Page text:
What ever happens the future has just become more complicated — now you have to ask yourself which HTML5?

Mozilla

Submission + - Mozilla Outs Desktop version of Firefox OS (paritynews.com)

hypnosec writes: Mozilla has released a desktop version of its Firefox OS allowing developers to have a sneak peak the OS before it is officially made available on phones. Mozilla has ensured that it gets the highest audience for the Firefox OS and for that it has released the builds for all three major desktop operating systems: Mac, Windows, and Linux. Mozilla's Tony Chung wrote in a blog post, "If you're a web developer, you can use these builds to create and test your webApp against." Gaia/Hacking has the setup instructions. You would need a Gaia profile to launch the build otherwise you might encounter a black screen. Further information is available in Chung's blog post.
Science

Submission + - M-Carbon: 50yro mystery solved (yale.edu) 1

slew writes: Unlike its more famous carbon cousins: diamonds and fullerenes, you've probably never heard of M-Carbon, but this form of compressed graphite which is as hard as diamonds has baffled researcher for half a century. Over the past few years, many theoretical computations have suggested at least a dozen different crystal structures for this phase of carbon, but new experiments showed that only one crystal structure fits the data: M-carbon.
Android

Submission + - Ask Slashdot: scripting on smartphones? 1

An anonymous reader writes: I am choosing a smartphone for work, moving up from a long history of just-a-phone phones. This coincides with moving into an environment where I will have a desktop machine in my office, rather using my laptop — so I'll VPN in from home, and am looking forward to not trucking my laptop around everywhere. BUT ... this means I now won't have my laptop all the time. I have gotten used to scripting various little things that make my life easier, and would like to carry that over to the phone. For example, periodically check that a certain machine is online and backing things up the way it is supposed to; if the lab monitoring system sends me an email that the -80 freezer is up to -50, play a sound and run the vibrate system in a specific, arbitrarily chosen pattern; when I press this button, record an MP3, when I release it prep an email with it attached, that sort of thing. I assume this limits me to Android?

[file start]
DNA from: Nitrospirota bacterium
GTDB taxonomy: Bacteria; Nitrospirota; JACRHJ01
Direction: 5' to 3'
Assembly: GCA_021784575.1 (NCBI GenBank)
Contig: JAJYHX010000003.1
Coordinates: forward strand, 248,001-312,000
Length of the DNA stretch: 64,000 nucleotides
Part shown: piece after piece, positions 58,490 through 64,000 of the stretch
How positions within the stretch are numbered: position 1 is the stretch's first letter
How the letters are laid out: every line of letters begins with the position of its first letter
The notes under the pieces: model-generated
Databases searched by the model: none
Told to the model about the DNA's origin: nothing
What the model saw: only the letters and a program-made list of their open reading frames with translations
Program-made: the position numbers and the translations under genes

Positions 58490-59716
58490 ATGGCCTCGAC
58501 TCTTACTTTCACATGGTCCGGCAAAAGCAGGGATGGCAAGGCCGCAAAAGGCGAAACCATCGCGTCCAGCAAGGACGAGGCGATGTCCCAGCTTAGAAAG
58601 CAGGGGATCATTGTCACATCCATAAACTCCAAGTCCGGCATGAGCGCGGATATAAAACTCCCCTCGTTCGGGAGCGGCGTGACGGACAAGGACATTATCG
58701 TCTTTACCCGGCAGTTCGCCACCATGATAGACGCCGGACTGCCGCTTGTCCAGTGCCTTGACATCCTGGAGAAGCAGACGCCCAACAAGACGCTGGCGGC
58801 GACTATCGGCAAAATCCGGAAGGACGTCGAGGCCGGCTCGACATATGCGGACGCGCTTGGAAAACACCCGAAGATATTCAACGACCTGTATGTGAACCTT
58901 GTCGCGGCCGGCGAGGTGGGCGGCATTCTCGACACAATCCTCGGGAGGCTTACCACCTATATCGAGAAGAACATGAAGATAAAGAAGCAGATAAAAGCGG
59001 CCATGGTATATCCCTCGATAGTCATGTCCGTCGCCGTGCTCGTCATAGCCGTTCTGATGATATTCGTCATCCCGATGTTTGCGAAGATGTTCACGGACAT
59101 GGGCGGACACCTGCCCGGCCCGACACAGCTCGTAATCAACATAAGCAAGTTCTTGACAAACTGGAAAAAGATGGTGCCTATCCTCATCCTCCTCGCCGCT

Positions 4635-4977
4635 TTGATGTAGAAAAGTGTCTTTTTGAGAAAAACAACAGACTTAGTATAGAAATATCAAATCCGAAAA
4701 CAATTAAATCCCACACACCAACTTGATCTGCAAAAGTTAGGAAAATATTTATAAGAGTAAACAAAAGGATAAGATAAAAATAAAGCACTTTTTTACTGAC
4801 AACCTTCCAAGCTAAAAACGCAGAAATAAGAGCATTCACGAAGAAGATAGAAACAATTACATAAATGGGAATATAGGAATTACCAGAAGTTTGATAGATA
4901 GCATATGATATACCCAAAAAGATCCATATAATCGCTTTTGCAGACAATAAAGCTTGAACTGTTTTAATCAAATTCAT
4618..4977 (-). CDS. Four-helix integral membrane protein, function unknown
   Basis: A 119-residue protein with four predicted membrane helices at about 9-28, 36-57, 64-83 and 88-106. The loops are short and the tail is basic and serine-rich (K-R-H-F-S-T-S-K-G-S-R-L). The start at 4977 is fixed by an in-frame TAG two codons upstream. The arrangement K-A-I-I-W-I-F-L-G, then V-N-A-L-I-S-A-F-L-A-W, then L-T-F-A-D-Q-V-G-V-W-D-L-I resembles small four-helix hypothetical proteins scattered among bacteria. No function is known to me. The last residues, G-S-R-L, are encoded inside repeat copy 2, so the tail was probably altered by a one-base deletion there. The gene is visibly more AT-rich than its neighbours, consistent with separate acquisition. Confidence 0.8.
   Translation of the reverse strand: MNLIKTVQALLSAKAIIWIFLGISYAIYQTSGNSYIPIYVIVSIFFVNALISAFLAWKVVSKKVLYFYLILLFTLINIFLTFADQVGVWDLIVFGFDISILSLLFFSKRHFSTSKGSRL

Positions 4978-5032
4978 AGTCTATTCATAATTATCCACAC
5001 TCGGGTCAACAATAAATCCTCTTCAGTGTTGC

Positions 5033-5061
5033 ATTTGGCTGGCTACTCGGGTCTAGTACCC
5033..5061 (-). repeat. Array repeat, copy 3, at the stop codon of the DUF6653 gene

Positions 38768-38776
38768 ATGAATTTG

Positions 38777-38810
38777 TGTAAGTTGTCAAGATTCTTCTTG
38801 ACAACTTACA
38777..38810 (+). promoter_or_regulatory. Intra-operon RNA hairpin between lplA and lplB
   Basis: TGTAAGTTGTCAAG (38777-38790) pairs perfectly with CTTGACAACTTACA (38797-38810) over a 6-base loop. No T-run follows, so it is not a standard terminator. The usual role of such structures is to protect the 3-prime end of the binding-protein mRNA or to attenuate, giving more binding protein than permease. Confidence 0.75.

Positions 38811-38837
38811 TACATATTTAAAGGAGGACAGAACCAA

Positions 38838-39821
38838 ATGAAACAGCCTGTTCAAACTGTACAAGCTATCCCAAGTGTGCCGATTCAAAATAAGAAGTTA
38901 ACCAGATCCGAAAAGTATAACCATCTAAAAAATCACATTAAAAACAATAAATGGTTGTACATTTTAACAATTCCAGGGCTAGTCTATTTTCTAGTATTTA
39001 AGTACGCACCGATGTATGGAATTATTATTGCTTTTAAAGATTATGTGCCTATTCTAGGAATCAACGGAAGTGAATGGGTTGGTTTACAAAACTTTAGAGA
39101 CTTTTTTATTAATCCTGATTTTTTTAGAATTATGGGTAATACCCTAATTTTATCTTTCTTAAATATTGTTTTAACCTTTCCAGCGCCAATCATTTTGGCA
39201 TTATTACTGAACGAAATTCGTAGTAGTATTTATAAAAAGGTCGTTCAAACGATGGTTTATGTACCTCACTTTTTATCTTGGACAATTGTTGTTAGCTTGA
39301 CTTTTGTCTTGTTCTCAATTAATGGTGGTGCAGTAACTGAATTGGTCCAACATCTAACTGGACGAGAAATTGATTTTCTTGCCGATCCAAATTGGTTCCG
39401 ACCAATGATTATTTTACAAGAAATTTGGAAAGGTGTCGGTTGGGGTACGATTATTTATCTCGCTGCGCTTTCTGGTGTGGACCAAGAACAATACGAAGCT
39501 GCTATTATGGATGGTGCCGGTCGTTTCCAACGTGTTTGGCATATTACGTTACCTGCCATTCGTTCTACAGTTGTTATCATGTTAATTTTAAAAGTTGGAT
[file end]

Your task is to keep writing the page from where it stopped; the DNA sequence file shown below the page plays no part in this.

Other features I'm looking for are:
*Screen big enough to read & reply to emails, also skim through pdf files looking for a key point — I don't want an ereader, but I'll often be in a seminar and want to look something up quickly.
*Ability to use WiFi instead of data plan, and smart enough to use it when one of my preferred networks is available without me telling it to.
*can tether my laptop if needed via either wifi or bluetooth
*Can fit in a reasonable size mens pants pocket, and is robust enough that the screen won't crack when I sit down (had an iPaq do this once). I am open to using a holster, but I worry about snagging on things and also exposure to the elements when biking to work.
*decent battery life
*GPS would be nice while travelling on conferences but not essential, ditto a decent camera
*full on web browser that can handle things like TiddlyWiki would be very useful as well

Does such a beast exist? Has anyone used one and if so what do you think? Bonus points if you know if I can use it with Rogers (Canadian wireless provider used by my workplace).